In a review of patient data from 42 countries, researchers found that standardized typical findings on computed tomography (CT) for COVID-19 had a pooled sensitivity rate of 70 percent and a pooled specificity rate of 90 percent.
The use of typical computed tomography (CT) findings to diagnose COVID-19 appears to have a high degree of reproducibility among radiologists, demonstrating moderate sensitivity and high specificity, regardless of the region of the study, according to a new meta-analysis examining patient data from 42 countries.
For the meta-analysis, recently published in Insights into Imaging, researchers reviewed patient data for 6,777 patient who had positive polymerase chain reaction (PCR) tests for COVID-19 and 9,955 patients who had negative PCR tests for COVID-19. The meta-analysis included 42 studies with patient data drawn from 18 developing countries and 24 developed countries. The reviewed studies, published between January 2020 and April 2022, utilized the Radiological Society of North America (RSNA) classification for COVID-19 or the COVID-19 Reporting and Data System (CO-RADS), according to the meta-analysis.
The meta-analysis authors found that typical CT findings for COVID-19 had a pooled sensitivity rate of 70 percent and a pooled specificity rate of 90 percent. They also noted that national income and study region had no significant impact on the sensitivity and specificity rates. The researchers noted a sensitivity rate of 68 percent in developing countries and 71 percent in developed countries. Specificity rates were 89 percent for developing countries and 91 percent for developed countries.
“These findings highlight that once typical findings of COVID-19 are defined in standardized reporting systems, radiologists can reproduce CT performance globally, despite geographic and resource variation,” wrote meta-analysis co-author Soon Ho Yoon, M.D., a clinical associate professor in the Department of Radiology at Seoul National University Hospital in Seoul, South Korea, and colleagues.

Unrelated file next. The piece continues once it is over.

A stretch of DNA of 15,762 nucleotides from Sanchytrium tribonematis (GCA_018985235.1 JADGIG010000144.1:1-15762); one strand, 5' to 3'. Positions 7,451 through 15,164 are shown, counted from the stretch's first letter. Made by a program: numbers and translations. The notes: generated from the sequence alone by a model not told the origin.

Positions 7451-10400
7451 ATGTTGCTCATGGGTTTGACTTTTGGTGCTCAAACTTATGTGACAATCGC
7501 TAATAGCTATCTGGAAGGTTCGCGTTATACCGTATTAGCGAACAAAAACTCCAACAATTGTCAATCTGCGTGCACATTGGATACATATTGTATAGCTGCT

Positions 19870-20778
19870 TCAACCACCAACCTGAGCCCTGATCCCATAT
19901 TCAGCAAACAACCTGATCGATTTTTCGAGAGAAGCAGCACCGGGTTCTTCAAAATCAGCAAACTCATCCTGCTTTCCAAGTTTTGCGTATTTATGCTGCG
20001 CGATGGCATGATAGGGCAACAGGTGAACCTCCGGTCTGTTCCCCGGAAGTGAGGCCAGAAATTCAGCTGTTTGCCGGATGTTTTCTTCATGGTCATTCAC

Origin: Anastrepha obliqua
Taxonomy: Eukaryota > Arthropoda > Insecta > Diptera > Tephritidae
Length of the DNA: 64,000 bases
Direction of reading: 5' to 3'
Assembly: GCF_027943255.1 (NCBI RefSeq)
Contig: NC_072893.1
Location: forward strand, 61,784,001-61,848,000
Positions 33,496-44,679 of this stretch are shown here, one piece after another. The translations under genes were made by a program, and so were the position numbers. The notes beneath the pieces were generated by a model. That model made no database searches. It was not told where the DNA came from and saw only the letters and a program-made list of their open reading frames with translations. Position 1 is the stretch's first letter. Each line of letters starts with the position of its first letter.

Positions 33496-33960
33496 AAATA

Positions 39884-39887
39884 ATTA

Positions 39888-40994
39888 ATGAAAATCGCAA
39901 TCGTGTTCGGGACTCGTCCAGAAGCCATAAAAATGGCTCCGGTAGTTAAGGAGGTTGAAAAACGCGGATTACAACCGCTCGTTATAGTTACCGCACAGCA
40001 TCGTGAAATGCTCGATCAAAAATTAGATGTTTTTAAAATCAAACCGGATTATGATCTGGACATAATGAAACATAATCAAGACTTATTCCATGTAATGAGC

(Editor’s note: For related content, see “CT Study Examines Post-Reperfusion Infarction Growth in Vaccine-Naïve Patients with COVID-19,” “New Chest CT Study Assesses Impact of COVID-19 Variants and Vaccination Status” and “How Accurate is the CT Severity Score for Predicting COVID-19 Severity?”)
For interobserver agreement on typical CT findings, the meta-analysis authors noted an overall pooled estimate of k values of 72 percent. Yoon and colleagues pointed out that the pooled k value with the RSNA classification system (79 percent) was 15 percent higher than that of the CO-RADS system (64 percent).
The researchers also noted that influenza incidence was “historically low” during the height of the COVID-19 pandemic and cautioned that there is substantial overlap between COVID-19, pneumonia, and influenza with respect to chest CT findings. Yoon and colleagues emphasized that the pooled estimates in the study are reflective of the early phase of the COVID-19 pandemic prior to widespread vaccine availability and the emergence of the Omicron variant.
In regard to study limitations, the researchers noted difficulty in assessing the impact of vaccination on CT diagnosis of COVID-19 given that the majority of the reviewed studies were retrospective with low vaccination rates in the cohorts. The study authors also acknowledged that symptom presence, symptom onset and disease severity, all of which can affect CT diagnosis of COVID-19, were not noted in many of the reviewed studies.